STEVE INSKEEP, Host:
And we go next to the state of Indiana, where an ambitious new school voucher program is proving controversial. This program allows many families to use state funds to pay a student's tuition at private or even parochial schools, and it goes farther than voucher programs in many other states. Opponents say this violates the separation of church and state and they are mounting a legal challenge. Kyle Stokes of State Impact Indiana reports that the vouchers have already reversed the fortunes of one small Catholic school in South Bend.
KYLE STOKES: Students at Our Lady of Hungary Catholic school begin every day with a prayer.
UNIDENTIFIED WOMAN: (Unintelligible)
STOKES: A classroom full of seventh graders is facing a crucifix on the wall. It's all as routine as saying the Pledge of Allegiance here. This year, for the first time in a long time, classrooms are nearly full. Enrollment's up 60 percent thanks in part to the voucher program. Principal Melissa Jay says the smallest class this year has 20 kids. Two years ago, the smallest class had eight kids.
MELISSA JAY: That's a huge difference, to say eight and 20 - and I say only 20 kids, like that's, you know, a ridiculous sentence to put together in Our Lady terms.
STOKES: Our Lady's one example of how Indiana's vouchers could be game changers. Similar programs in other states usually limit vouchers to low-income families in the lowest performing districts. Not in Indiana. Students from any district can apply for up to $4,500 of state funds. And even a family of four earning as much as $62,000 a year qualifies for some scholarship money. Melissa Jay says the vouchers encourage families to look around.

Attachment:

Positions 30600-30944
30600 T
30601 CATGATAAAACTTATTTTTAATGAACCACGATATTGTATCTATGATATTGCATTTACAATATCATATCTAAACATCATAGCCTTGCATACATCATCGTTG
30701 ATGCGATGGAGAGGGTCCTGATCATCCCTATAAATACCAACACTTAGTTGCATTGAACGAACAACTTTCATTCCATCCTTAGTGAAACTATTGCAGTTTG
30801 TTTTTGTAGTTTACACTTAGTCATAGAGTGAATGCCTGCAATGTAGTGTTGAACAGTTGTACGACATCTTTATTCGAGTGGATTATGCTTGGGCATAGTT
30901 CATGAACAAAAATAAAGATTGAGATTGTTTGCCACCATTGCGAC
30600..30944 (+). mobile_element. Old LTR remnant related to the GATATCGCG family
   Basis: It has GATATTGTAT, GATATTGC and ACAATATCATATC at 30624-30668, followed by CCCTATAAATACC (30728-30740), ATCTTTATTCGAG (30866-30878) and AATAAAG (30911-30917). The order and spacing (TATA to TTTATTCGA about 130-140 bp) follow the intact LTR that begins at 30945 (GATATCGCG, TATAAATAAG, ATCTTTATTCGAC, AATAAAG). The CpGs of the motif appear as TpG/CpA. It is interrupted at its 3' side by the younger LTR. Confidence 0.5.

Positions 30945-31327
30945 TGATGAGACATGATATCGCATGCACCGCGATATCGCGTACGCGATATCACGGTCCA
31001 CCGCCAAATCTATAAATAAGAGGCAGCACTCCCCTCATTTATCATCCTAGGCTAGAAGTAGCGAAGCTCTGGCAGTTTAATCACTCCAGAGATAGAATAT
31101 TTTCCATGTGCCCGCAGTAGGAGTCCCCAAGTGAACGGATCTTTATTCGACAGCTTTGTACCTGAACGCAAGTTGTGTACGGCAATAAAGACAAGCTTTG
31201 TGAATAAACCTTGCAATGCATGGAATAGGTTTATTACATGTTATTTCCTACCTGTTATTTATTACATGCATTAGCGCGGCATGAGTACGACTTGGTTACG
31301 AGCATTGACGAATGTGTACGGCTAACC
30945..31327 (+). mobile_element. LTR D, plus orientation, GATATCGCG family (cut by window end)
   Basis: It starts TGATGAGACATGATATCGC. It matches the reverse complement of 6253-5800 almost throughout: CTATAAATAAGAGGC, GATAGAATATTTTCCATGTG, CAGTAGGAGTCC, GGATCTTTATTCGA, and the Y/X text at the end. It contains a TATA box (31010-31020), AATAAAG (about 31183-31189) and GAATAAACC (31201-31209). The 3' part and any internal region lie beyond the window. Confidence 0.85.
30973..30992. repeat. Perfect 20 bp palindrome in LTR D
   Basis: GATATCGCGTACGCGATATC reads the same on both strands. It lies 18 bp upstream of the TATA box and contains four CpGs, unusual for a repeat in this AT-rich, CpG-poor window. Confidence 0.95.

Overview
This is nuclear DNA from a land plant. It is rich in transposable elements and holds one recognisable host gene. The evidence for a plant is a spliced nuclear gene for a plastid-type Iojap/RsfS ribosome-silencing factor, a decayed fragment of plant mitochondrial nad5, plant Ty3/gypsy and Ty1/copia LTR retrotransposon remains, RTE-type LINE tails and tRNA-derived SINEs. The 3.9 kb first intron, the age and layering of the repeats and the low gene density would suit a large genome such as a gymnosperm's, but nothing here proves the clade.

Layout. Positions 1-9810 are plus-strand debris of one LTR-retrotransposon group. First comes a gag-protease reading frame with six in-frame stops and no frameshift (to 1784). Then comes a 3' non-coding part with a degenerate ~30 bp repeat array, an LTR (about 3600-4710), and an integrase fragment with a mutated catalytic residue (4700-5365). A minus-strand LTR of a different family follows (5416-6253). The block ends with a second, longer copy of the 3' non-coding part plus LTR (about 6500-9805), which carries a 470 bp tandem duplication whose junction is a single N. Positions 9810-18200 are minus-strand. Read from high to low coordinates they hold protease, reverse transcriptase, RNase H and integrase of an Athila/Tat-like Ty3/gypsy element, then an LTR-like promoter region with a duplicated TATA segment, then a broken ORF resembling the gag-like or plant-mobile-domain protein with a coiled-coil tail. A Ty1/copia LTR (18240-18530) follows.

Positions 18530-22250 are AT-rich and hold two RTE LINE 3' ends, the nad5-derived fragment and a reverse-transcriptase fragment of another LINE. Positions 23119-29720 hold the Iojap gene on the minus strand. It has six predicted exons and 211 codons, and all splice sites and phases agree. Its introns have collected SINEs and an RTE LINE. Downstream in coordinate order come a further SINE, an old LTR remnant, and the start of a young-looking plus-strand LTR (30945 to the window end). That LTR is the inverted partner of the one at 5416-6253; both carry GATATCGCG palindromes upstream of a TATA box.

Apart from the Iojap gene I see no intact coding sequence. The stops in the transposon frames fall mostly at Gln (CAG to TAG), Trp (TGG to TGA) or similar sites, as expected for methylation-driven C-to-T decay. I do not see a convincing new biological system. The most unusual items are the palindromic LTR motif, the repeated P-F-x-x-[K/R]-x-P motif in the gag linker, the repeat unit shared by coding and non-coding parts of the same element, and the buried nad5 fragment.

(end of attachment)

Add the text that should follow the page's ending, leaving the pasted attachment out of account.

JAY: What does my kid need? What would my kid like to do? What do I want for my child? And then find the school that matches all of those desires.
STOKES: But the vouchers face stiff opposition, and Indiana's largest teachers' union is suing the state. Lead plaintiff Teresa Meredith used to teach in a private religious school. She argues that state money from vouchers is inevitably funding religious education.
TERESA MEREDITH: Some of the pieces of the religion were taught during portions of subject matter. And so it would be very, very difficult to isolate those out.
STOKES: That, Meredith argues, violates Indiana's constitution. State officials disagree, arguing that the money's going directly to parents, not schools. But some policy experts question whether it's money well spent. Indiana University education policy analyst Ashlyn Aiko Nelson says research shows the key could be transportation to school, which the vouchers don't cover.
ASHLYN AIKO NELSON: The parents of children who are the most likely to be underserved are the least likely to be able to transport their children long distances to access better and higher quality educational opportunities.
(SOUNDBITE OF CHATTER)
STOKES: Fifty-four-year-old Jeanetta White is in Our Lady of Hungary's crowded hallways after school waiting to pick up her four foster children, all enrolled here with the help of state vouchers. Unhappy with her kids' public school, White says she was willing and able to send her kids to private school on her own dime until she heard about the vouchers.
JONETTA WHITE: I'm not anti-public schools, but public schools should have been doing what they should have been doing in the first place. And I, as one parent, would not have been dissatisfied.
STOKES: It may take thousands of dissatisfied parents like White for this voucher program to make a significant impact. Indiana capped the number of available vouchers at 7,500 this year, though families have only claimed about half of those. It may be that the real effects only become clear when Indiana takes off the enrollment caps two years from now. For NPR News, I'm Kyle Stokes.
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